A part of an installation is hoisted into a warehouse for a Christoph Büchel exhibit-- but is it really a show of his work?
A Federal Court judge has ruled that the Massachusetts Museum of Contemporary Art can display materials assembled for Christoph Büchel's unfinished 'Training Ground for Democracy' installation. U.S. District Court Judge Michael A. Ponsor issued his ruling following a hearing on motions filed by both Christoph Büchel and Mass MoCA. In granting Mass MoCA's motion to allow the museum to display the installation, Ponsor also denied Büchel's motion to prevent the piece from being displayed in the museum's football-field size Gallery 5 (one of the largest gallery spaces in the United States). Ponsor's decision was due to the amount of space needed for 'Training Ground for Democracy' to be adequately displayed.
Büchel's design for 'Training Ground for Democracy' was indeed large-- both in size and cost. The installation, which cost the museum over $160,000 to assemble, is based on a mock village used for U.S. military training. Staff members were to obtain the items Büchel needed for his design. His list of required items included a leaflet-bomb carousel, a two-story Cape Cod cottage, an old bar from a tavern, a vintage movie theater and various "banged-up" vehicles. The artist had requested nine full-size shipping containers and had planned to design a re-creation of Saddam Hussein's hiding place-- commonly referred to as the 'spider hole'. However, Büchel's plans were scrapped due to disputes with the museum in January.
By the end of January, well past the scheduled Dec. 16 opening of the exhibit, Büchel departed from the project-- which resulted in several negative exchanges between the artist and museum officials. Büchel claimed that the incident has damaged his reputation and refused to have his name associated with the unfinished project because museum workers had continued to work on the installation without him -- the museum argued that it has a responsibility to deliver a show to the public and that its reputation is on the line as well. Both parties ended up in court over the issue and critics have stated that the ruling, which favored the museum, is a blow to artists’ rights in general.
During the case Büchel accused the museum of un-professionalism and went on to state that the museum had interfered with his work and had wasted his time. The museum claims that Büchel agreed to a $160,000 budget and that the project had cost more than twice that by the time Büchel had left the project. However, Büchel claims that an amount was never agreed upon and that the installation should not carry his name or be displayed in public since he did not oversee its completion. The court ruled that Büchel's work was not protected under the (VARA) law and that the museum can display the installation as long as they mention that it is not complete.
Many artists, art critics, and art advocates have proclaimed that the museums actions are not in the best interest for art as a whole (which conflicts with the museums mission statement). The debate has opened the door for discussions on ethics in the art-world since Büchel is being forced to exhibit work that he does not consider finished or acceptable for public viewing. There is strong concern that this case will allow future works to be shown without consent and that the ruling has created a loop-hole in laws that have been created to protect artists and their work.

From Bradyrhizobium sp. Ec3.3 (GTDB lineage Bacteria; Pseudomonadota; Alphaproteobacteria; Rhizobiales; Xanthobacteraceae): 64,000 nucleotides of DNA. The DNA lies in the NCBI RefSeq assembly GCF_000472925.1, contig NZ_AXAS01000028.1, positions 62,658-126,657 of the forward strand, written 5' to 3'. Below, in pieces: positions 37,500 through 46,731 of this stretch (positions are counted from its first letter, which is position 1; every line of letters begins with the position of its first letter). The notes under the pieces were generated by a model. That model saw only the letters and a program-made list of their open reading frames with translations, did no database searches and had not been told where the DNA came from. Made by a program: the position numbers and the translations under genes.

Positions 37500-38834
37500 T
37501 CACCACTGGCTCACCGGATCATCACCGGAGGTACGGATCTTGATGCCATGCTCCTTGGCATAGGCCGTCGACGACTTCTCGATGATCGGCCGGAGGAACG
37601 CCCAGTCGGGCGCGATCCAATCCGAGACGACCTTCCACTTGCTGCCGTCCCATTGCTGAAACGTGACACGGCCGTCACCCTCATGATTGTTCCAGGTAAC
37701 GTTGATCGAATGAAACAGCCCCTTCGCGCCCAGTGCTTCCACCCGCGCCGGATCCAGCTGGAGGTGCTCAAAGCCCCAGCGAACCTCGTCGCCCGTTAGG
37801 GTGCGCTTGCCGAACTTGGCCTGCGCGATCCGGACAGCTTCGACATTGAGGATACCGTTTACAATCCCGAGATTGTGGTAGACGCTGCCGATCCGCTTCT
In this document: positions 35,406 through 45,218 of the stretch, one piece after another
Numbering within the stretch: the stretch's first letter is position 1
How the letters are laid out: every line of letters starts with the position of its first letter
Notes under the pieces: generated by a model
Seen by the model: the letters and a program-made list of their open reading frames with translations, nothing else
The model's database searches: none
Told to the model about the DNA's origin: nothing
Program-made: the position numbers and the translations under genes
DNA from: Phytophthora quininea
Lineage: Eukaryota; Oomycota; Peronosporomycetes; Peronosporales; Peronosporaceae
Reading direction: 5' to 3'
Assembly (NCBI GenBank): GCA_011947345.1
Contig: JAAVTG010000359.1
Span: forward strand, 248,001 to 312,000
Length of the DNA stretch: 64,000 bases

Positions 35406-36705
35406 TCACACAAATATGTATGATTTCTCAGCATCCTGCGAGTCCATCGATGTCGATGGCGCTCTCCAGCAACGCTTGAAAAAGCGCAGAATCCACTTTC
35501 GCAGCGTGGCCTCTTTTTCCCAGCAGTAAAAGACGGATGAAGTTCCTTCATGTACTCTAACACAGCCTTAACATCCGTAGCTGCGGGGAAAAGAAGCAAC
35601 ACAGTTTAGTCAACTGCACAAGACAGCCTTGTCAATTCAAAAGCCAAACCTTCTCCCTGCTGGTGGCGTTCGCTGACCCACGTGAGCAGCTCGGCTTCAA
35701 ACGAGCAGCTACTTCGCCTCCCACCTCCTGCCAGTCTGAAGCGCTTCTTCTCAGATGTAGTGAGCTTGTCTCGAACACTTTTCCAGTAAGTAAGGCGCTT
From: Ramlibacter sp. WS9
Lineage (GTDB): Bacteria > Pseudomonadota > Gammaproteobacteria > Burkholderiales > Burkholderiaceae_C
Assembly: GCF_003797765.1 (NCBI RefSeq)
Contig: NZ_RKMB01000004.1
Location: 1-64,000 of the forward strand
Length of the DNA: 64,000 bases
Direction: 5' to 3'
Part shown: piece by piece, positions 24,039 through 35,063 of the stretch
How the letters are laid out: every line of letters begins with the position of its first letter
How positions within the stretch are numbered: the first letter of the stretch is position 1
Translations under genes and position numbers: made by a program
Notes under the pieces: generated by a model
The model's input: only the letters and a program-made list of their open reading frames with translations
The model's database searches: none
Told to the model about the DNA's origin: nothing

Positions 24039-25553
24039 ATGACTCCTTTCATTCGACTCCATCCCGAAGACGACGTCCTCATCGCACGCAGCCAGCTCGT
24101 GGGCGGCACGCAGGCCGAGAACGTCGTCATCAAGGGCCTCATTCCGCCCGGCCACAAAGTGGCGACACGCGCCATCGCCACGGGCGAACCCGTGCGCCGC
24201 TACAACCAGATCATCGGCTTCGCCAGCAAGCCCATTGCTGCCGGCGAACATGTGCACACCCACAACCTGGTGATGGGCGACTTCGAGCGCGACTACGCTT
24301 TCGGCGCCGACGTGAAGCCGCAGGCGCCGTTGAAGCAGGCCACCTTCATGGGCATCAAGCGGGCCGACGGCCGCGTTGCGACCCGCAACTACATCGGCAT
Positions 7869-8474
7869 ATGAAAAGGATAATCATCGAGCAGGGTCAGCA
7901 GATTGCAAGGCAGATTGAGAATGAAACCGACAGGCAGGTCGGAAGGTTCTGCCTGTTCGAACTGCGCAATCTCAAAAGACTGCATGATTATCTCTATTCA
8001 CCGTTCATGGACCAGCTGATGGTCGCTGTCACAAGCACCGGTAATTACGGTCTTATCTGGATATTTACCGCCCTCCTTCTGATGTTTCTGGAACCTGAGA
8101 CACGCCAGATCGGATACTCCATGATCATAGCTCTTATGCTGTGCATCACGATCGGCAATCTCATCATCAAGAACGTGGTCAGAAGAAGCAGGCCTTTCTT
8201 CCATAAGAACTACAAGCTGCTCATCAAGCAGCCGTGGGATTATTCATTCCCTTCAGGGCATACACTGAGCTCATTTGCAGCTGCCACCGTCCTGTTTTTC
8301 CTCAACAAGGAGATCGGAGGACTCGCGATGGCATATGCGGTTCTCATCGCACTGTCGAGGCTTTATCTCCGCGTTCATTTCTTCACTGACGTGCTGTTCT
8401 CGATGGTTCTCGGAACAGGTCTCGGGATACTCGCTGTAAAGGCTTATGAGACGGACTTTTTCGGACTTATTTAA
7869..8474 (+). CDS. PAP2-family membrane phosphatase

In my opinion the financial loss the museum endured was a poor business expense on their part. I don't feel that Christoph Büchel should be punished since there obviously was not a clear contract involved with the work situation. This case has made a villain out of the artist, but I would think that the museum is in the wrong as well since they should have made things more clear. It is crazy to throw that kind of money around without a contract. It appears that the project was flawed from the start.
Büchel conceived 'Training Ground for Democracy' and oversaw the installations construction until his departure in January. The key word is 'departure'-- Büchel left the project! So how can this piece be considered his work? Especially if he does not want his name associated with it? Is it his fault that the museum threw money at him left and right and that they tried to force him into deadlines? The fact that the museum lost thousands over this project does not matter to me... the fact that an artist has been forced to put his name on something that he does not see as finished does! Both sides should have cut their losses and moved on.
I'm not the only one annoyed by this ruling. Many people feel that the museum has broken trust with the artist, the viewing public, and art in general. There are real fears that this case could lead to more troubles for artists and exhibit spaces in the future. What do you think? Was the ruling fair? Should Büchel accept it and move on? Would you be OK with your art being exhibited unfinished? Is this a blow to artists’ rights in general? Do you think Mass MoCA should go on with the show? Discuss.
Take care, Stay true,